LumberJocks

My first Bailey

  • Advertise with us

« back to Hand Tools forum

Forum topic by Kickback posted 03-30-2012 02:52 AM 1454 views 0 times favorited 33 replies Add to Favorites Watch
View Kickback's profile

Kickback

127 posts in 1325 days


03-30-2012 02:52 AM

Well after having read many postings on hand planes and really wanting to own at least one I finally scored a Stanley Bailey #5. I found it on Craigslist and bought it for $20 + shipping. It seems to be a nice plane but I know nothing about hand planes at this point. The inner body seems to have a dark blue tint or paint. The blade needs to be worked on as the edge is not really what I would call usable. I noticed that the blade was mounted bevel down and was wondering if that is the normal way to have this plane configured? It seems like that is the only way it will work so I assume that it is correct. The bed seems in pretty good shape there is some very minor microscopic pitting but it is smooth and flat. The lateral adjustment lever seems to not be right? It hits the top of the rear handle when you move it side to side to adjust the blade in the mouth. I don’t know how to set the plane up so if anyone would be willing to give me some initial steps to get it set right i would greatly appreciate the advice. I plan to clean it up and polish it up and then use it. I have a Tormek sharpener so I will fix the blade up real nice so that it cuts like butter. I can’t wait to start using it.

-- "I work so I can fish"!


33 replies so far

View Brandon's profile

Brandon

4142 posts in 1642 days


#1 posted 03-30-2012 03:22 AM

It looks like you have a later model Bailey (post ww2) with an early 20th century lever cap (I prefer the key hole lever caps to the later kidney shaped ones). Yes, Bevel down is the way to go. I think DonW has some good posts on the clean up process. Yours doesn’t look bad at all, so it should be pretty easy to clean up. Just get that blade sharpened and you’ll see some nice shaving emerge. Best of luck with it and welcome to the slippery slope.

-- "hold fast to that which is good"

View DocBailey's profile

DocBailey

391 posts in 1050 days


#2 posted 03-30-2012 04:23 AM

Not at all sure (due to photo angles) that you have a Stanley Bailey. The Blade marked “Made in USA” and especially the inverted “U” lateral lever both point to a lesser line (Handyman, Victor or Defiance). One other indicator is the stained hardwood (rather than rosewood) handles.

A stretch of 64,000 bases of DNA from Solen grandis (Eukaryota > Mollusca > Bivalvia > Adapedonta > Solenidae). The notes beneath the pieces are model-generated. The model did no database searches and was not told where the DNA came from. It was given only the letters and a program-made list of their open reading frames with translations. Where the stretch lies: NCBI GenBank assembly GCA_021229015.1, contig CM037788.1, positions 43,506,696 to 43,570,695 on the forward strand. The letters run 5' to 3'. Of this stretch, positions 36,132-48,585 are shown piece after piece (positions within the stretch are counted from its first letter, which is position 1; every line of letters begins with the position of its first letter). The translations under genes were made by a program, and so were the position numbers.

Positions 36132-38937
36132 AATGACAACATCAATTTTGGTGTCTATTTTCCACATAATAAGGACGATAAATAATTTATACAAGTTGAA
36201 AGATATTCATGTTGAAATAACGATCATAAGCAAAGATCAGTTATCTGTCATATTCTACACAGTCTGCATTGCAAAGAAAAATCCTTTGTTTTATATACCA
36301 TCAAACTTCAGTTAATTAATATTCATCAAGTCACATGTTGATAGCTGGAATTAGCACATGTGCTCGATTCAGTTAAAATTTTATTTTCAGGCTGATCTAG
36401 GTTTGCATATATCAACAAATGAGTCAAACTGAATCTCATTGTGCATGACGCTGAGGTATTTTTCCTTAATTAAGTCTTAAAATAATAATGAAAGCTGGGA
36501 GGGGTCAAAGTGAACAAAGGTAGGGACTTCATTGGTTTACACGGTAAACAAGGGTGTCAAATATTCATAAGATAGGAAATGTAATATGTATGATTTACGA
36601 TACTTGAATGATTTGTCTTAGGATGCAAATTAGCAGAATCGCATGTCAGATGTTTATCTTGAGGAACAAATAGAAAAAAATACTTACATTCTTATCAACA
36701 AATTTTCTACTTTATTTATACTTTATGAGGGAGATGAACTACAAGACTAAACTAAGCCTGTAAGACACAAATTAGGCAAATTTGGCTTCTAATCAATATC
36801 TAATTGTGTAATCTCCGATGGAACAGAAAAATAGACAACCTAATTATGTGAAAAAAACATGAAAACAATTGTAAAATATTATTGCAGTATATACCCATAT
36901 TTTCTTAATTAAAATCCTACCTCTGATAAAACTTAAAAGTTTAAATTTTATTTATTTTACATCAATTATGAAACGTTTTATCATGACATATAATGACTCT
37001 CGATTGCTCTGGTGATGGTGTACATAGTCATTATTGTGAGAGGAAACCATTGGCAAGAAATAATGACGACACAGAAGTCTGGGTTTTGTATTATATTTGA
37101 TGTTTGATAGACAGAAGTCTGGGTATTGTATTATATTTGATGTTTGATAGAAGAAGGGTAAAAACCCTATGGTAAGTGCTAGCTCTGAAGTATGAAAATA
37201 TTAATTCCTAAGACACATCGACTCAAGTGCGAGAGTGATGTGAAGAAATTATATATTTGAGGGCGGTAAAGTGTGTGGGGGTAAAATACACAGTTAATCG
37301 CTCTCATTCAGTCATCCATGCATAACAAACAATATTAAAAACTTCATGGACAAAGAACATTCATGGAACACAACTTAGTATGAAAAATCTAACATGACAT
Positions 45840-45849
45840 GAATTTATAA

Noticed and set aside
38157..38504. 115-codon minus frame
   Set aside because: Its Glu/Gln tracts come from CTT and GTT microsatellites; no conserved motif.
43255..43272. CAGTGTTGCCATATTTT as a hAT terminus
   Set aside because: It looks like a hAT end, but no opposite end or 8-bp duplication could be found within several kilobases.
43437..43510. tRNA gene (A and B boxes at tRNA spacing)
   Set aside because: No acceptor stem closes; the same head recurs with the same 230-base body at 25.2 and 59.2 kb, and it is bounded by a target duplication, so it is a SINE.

Some better shots of the frog (with blade, chipbreaker and lever cap removed) and of casting (fore and aft of front knob) would be helpful.

View Brandon's profile

Brandon

4142 posts in 1642 days


#3 posted 03-30-2012 04:27 AM

This is definitely a Bailey—1) you can see “Bailey” in the sole. 2) post ww2 models moved away from the rosewood totes and knobs. 3) the lateral adjuster style changed to what you see here. 4) the japanning changed from black to burgundy or navy.

The iron might not be original, and the lever cap isn’t original to this plane, but it’s definitely a late model Stanley Bailey.

-- "hold fast to that which is good"

View DocBailey's profile

DocBailey

391 posts in 1050 days


#4 posted 03-30-2012 04:34 AM

Brandon
I’m afraid you’re mixing apples and oranges (and maybe lemons!)
Navy japanning dates to the late 60s, Burgundy even later.
That style lateral adjustment lever would not have been present on a WWII style Stanley/Bailey plane.

View ShaneA's profile

ShaneA

5352 posts in 1288 days


#5 posted 03-30-2012 04:40 AM

I agree w/ Brandon. The lever cap and iron are just not original. it has a little frankenplane to it.

View Brandon's profile

Brandon

4142 posts in 1642 days


#6 posted 03-30-2012 04:47 AM

DB, you’re right that that style lateral adjuster wouldn’t be present on a war time plane. I said this is a post ww2 plane. I have a burgundy bailey #4 that has the same adjuster along with the same tote and knob.

-- "hold fast to that which is good"

View Smitty_Cabinetshop's profile

Smitty_Cabinetshop

10056 posts in 1309 days


#7 posted 03-30-2012 04:57 AM

Second (third?) the notion of a 60s-era Bailey, paired with a mongrel cap and iron. Likely no frog adjustment screw (none on my burgundy smoother, either. :-). ), but a very workable, Made in USA plane. Lots of material out there on fettling (adjusting) planes; I might add that flatting the sole of a jack isn’t critical so you might want to bypass that part at first. Good luck!

-- Don't anthropomorphize your handplanes. They hate it when you do that. -- OldTools Archive

View Deycart's profile

Deycart

389 posts in 948 days


#8 posted 03-30-2012 05:09 AM